Harbor Freight Tools

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Harbor Freight Tools
Industry Retail
Founded 1977; 40 years ago (1977)
Los Angeles, California, U.S.
Headquarters Calabasas, California, U.S.
Number of locations
Area served
United States
Key people
Eric Smidt (CEO)
Products Tools
Revenue Increase $2 billion (2010)[1]
Number of employees
Website www.harborfreight.com

Harbor Freight Tools is a privately held discount tool and equipment retailer, headquartered in Calabasas, California, which operates a chain of retail stores as well as a mail-order and eCommerce business. The company has over 700 stores in 47 states,[2]. The company employs over 17,000 people in the U.S.[3]


In 1977,[4] Eric Smidt and his father, Allan Smidt started Harbor Freight Salvage in a small building in North Hollywood, California. The company began as a mail-order tool business, and changed its name to Harbor Freight Tools. In 1985, Eric Smidt was named president of the company at the age of 25; he served under that title until 1999, when he became CEO.[5] From the mid 1980s-2010 Harbor Freight was headquartered in nearby Camarillo, California.

Mail order[edit]

The company subsequently acquired US General, another mail-order tool and equipment company. At first, the company mailed promotions in standard #10 business envelopes. In the early 1980s, the company relocated to Camarillo, CA, acquiring the former headquarters of Unity, another large mail-order company, and launched its first mail-order catalog in the mid-1980s.

Retail stores[edit]

First Harbor Freight Tools store, Lexington, KY

In 1980, Harbor Freight opened its first retail store in Lexington, Kentucky, to sell returned merchandise from its mail order business. The venture proved successful, and Harbor Freight began to open stores across the United States. As of 2016, Harbor Freight operates over 700 retail stores in 47 states.[6]

Number of stores:

1980 to 1990 11
1991 to 2001 103
2002 to 2012 304
2013 to 2014 500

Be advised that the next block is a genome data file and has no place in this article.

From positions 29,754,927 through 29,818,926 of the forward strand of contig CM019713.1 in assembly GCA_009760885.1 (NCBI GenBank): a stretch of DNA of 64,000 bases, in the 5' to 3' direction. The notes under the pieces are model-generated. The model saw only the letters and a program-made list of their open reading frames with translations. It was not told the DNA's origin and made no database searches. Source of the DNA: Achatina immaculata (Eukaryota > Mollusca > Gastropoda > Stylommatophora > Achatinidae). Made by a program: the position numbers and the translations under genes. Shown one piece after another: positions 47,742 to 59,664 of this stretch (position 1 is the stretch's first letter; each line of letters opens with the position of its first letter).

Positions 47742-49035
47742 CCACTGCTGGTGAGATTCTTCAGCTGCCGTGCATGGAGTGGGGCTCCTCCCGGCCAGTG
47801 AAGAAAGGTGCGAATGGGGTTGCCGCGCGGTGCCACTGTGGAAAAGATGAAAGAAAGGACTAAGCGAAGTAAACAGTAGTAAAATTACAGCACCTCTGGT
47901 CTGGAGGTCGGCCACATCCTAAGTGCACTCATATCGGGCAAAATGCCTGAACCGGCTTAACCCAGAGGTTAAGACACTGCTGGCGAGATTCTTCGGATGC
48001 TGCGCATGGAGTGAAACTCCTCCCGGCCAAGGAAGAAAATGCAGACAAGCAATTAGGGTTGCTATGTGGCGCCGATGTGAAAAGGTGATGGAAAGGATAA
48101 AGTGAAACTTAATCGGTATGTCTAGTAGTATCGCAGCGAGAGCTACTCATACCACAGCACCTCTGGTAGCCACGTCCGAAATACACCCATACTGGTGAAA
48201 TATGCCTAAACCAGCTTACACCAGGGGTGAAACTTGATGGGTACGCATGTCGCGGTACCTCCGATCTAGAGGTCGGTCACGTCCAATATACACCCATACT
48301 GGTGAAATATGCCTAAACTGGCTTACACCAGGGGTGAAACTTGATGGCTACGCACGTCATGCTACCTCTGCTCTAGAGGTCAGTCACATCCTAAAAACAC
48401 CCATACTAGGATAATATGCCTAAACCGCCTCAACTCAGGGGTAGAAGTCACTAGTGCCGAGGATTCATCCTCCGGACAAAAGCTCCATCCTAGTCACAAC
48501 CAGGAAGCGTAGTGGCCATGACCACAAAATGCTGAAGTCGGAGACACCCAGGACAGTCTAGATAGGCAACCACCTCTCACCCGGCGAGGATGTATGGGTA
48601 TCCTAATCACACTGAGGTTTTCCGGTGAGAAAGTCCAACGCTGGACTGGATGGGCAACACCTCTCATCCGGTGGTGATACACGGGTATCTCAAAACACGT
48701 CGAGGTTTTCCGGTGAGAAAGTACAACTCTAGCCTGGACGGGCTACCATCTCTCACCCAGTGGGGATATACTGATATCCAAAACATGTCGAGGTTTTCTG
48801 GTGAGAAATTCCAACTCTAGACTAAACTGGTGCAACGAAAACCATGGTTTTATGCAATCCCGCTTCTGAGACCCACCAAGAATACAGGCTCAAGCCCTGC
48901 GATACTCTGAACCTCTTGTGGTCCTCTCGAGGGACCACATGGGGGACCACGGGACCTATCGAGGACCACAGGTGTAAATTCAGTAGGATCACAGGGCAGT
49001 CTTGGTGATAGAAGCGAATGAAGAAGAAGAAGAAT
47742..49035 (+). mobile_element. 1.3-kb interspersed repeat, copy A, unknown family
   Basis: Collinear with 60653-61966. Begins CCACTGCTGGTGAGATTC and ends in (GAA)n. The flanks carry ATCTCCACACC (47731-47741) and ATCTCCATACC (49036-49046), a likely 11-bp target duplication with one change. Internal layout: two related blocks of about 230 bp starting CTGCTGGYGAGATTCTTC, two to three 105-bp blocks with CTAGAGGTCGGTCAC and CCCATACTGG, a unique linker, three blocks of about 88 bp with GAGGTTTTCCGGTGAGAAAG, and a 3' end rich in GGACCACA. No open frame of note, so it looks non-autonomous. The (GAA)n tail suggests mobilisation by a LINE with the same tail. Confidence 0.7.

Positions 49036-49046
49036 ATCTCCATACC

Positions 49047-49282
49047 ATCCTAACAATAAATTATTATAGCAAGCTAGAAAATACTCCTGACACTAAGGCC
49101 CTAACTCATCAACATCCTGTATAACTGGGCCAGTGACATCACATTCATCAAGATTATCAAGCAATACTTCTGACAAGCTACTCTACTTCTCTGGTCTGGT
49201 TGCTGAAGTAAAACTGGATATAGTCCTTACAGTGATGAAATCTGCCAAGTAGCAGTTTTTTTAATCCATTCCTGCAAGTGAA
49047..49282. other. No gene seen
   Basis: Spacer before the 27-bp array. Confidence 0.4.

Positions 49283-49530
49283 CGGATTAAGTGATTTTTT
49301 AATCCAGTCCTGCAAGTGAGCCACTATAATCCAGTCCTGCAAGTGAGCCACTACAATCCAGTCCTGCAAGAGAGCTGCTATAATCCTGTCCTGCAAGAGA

2014 to 2015 600
2015 to 2016 700

Exclusive brands[edit]

Harbor Freight sells many in-house store brands sourced directly from manufacturers.[7]

Quality assurance[edit]

Harbor Freight tests their tools in their own quality assurance facility located in Calabasas, California,[8] which opened in 2010.


Harbor Freight's first website went online in 1997.[9] It had a modest catalog of products, a brief "About Us" section and an order form for the printed catalog. There were also links to a customer service page with delivery times and return policies. In all, the original website had 10 landing pages. The current Harbor Freight Website[10] has over 78,000 indexed pages.[11] It had over 43 million unique visitors in 2012, mostly within the United States, according to compete.com.[12]

Corporate affairs[edit]

Harbor Freight Tools Corporate Office

Harbor Freight Tools is headquartered in Calabasas, California. The company expanded marketing, merchandising, and other support systems when it relocated to a 90,000-square-foot (8,400 m2) facility in September 2010.[13] Harbor Freight has distribution space in Camarillo, California, Moreno Valley, California and Dillon, South Carolina, and is scheduled to close on another facility in Oxnard, California in early 2013.

On April 4, 2013, Harbor Freight Tools announced a $75 million expansion project for the Dillon distribution center, which will add 1 million square feet to the facility and 200 new jobs.[14]

Investor relations[edit]

In 2012, Harbor Freight, through Credit Suisse, secured a $750 million loan to refinance existing debt and fund a dividend for the company’s private shareholders.[15]


Eric Smidt, Harbor Freight Tools CEO, Donates to Los Angeles Unified School District (LAUSD)

On January 9, 2013, CEO Smidt, through Harbor Freight Tools, donated $1.4 million of tools and equipment to the Los Angeles Unified School District’s (LAUSD) Career Technical Education.[16] The donation was presented to LAUSD Board President Monica Garcia and Executive Director Michael Romero at the East Los Angeles Skills Center and Occupational Center in front of an assembly.[17]

Later in the same year, Harbor Freight Tools expanded its Tools for Schools program by donating a $100,000 gift of tools and equipment to South Carolina schools.[18]


Harbor Freight Tools was sued by a group of HFT store managers, who alleged that they were misclassified as "exempt" under the Fair Labor Standards Act. Harbor Freight won a declassification of the class action.[19]


External links[edit]